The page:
Contingency planning - having a Plan B in case disaster strikes - is essential to making network monitoring truly effective.
An independent study of FCC outage reports found that nearly half of all reported outages are due to human error:
While people cause the greatest frequency of outages, it turns out that natural disasters and network overloads are responsible for 62% of customer downtime.
That means over half of all network outages are caused by factors out of your control.
Accepting this fact is the first step toward building a more reliable network. The next step is taking action to mitigate the effects of disasters.
If you've ever had a flat tire, you can certainly appreciate why your car came equipped with a spare tire. And even if you've been lucky enough to never have a flat, you probably still appreciate the value of having a spare in your trunk. How comfortable would you be driving without a spare tire?
It's obvious that having a backup unit is essential, especially in network monitoring. AT&T and other leading RBOCs make it a policy to keep spare units on hand, at various locations, just in case something unavoidable happens. These companies provide services to millions of people, including 911 services, government contracts, and other business critical services. The major RBOCs know that network downtime will mean lost clients, lost revenue, and, in the case of 911 services, possibly even lost lives.
Does your network design include backup systems? Have you identified the critical, single-point-of-failure segments of your network and planned accordingly? All it takes is one lightning storm or flood to destroy equipment that could have lasted for years. Do you have backup systems and spare parts ready to go at a moment's notice? As remarkable as overnight delivery is, do you really want to wait 24 hours-at best-plus installation time, for a spare unit to come online? You must protect your network by having spare units in stock.
Dual power supplies are great... if your network elements can handle them
Many companies have realized the value of having a backup power supply. But what if your equipment only has one power input? And what if that is the power supply that fails?
The best practice is to always buy equipment that has dual power inputs (A/B power feeds) and can automatically switch to alternate source power, so that if one power source fails, your equipment is never affected.
Some companies take their backup plans a step further by having multiple master stations collect alarms in different parts of the country. This principle is called geodiversity. But geodiversity only works if all your master stations are synchronized with each other.
There are many ways to synchronize masters. For example, a master-slave relationship synchronizes network element configuration data. If the master should fail, a slave station immediately takes over. There is also passive polling, in which a second station taps into the data steam of the first, creating a live backup, which is used in networks with copper-wire transport.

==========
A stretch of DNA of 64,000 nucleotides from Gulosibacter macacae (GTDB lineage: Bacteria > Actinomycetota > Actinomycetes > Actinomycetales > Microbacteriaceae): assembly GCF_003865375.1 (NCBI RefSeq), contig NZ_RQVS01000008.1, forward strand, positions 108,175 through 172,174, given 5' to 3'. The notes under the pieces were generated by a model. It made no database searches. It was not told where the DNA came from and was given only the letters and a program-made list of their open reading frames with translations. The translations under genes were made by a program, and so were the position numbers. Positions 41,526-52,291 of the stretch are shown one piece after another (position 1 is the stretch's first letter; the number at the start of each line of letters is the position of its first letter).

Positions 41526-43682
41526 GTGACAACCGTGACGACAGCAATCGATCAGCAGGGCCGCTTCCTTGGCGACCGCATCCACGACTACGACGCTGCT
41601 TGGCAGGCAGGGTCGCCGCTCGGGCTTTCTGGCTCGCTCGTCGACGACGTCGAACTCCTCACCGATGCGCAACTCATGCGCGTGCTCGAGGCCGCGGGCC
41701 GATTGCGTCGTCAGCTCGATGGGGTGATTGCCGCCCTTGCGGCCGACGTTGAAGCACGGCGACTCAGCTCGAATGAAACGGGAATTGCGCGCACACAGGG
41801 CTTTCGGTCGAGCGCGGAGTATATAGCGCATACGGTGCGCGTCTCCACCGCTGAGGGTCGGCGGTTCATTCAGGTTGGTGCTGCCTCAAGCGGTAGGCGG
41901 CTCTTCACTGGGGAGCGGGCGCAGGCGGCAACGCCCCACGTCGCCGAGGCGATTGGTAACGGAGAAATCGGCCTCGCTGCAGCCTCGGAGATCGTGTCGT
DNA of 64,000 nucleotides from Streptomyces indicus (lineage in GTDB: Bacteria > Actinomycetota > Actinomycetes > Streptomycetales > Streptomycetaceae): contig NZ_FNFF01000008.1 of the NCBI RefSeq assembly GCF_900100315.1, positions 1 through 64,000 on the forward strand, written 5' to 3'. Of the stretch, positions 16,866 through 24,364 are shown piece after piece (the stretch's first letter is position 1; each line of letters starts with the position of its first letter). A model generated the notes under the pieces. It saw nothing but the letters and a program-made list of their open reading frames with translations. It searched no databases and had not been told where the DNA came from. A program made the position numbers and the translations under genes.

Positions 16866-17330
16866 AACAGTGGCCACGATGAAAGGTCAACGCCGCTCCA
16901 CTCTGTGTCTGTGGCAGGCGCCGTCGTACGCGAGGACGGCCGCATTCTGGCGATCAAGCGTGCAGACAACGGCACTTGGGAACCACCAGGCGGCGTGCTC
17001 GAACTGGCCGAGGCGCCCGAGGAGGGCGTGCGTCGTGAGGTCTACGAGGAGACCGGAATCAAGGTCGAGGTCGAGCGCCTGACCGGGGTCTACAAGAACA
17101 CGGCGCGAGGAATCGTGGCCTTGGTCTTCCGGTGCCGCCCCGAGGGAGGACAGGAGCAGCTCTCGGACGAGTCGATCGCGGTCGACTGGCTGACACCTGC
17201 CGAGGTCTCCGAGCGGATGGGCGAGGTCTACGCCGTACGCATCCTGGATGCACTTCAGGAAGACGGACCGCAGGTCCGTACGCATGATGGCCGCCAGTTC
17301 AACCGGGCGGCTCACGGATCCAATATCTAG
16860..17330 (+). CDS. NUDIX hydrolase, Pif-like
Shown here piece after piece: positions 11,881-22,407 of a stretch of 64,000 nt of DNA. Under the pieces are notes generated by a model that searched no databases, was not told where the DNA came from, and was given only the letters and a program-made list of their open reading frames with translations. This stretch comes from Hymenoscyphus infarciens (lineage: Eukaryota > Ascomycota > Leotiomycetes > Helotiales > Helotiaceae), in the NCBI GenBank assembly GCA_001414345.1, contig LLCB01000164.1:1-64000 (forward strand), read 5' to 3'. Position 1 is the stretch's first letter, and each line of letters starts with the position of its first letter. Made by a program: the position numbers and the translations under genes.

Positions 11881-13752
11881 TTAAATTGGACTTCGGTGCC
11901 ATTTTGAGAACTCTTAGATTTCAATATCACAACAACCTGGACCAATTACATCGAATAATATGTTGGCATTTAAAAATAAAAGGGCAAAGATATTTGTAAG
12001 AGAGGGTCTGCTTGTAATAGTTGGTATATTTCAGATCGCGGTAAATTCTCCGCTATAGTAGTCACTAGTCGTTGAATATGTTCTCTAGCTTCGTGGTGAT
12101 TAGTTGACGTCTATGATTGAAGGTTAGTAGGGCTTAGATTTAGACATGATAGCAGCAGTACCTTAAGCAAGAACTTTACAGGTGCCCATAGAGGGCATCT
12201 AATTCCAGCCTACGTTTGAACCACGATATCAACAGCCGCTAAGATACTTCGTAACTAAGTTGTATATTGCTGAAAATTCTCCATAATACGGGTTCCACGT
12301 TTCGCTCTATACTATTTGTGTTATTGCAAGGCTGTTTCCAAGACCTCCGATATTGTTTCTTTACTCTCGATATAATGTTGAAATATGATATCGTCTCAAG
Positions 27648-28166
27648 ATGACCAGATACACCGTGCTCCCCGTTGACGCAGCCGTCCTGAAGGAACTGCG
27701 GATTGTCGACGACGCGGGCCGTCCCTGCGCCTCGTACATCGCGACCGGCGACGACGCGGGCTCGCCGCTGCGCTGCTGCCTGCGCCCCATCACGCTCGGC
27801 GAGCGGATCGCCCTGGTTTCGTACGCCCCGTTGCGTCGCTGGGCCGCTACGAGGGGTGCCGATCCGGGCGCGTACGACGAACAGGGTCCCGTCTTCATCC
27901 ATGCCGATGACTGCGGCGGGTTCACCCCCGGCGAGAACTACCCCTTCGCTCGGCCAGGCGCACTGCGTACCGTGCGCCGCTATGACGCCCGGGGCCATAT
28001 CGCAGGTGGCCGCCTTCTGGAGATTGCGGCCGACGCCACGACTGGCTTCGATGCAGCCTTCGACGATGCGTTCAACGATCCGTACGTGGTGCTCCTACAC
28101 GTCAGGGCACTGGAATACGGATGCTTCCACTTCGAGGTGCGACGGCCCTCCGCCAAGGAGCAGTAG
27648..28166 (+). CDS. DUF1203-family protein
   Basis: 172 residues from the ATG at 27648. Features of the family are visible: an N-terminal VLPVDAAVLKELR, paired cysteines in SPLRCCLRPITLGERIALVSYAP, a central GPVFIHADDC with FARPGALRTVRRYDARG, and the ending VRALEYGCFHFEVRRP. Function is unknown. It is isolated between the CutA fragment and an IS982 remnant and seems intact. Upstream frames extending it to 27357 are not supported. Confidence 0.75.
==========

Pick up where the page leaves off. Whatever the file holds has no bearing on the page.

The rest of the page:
If your redundancy plan is based on dual SNMP managers, make sure that your remote monitoring devices can send traps to multiple SNMP managers. Many remotes do not support more than one SNMP manager. Even if you are currently using only one SNMP manager, it's still a good idea to make sure that your remotes can report to multiple managers, because you may want to implement a backup master as your network grows.
Redundancy means more than just having backup units. A best practice that is often overlooked is the need for backup notification and transport methods.
Dial-Up Backup: Most network administrators prefer using a LAN/WAN transport layer, because it is faster and cheaper than a dial-up connection. But what if your LAN goes down? Would you lose visibility of your network sites? Your LAN needs a backup, too, and the solution is to select a remote monitoring device that can report alarms both over LAN and Public Switch Telephone Network (PSTN).
Multiple Device Paging: Another often-overlooked necessity for a robust redundancy plan is multiple-personnel notification, which in effect gives you backup repair staff. If only one person is notified of a network fault, and that is person is delayed by traffic, illness, or any other unforeseen event, the fault will not be repaired. You can increase the odds of someone responding to a critical event by selecting a system that can notify multiple people using multiple methods. At the very least, make sure your remote alarm monitoring device can send a message to the master station and one other person or device-the more the better. Here are some notification methods to look for:
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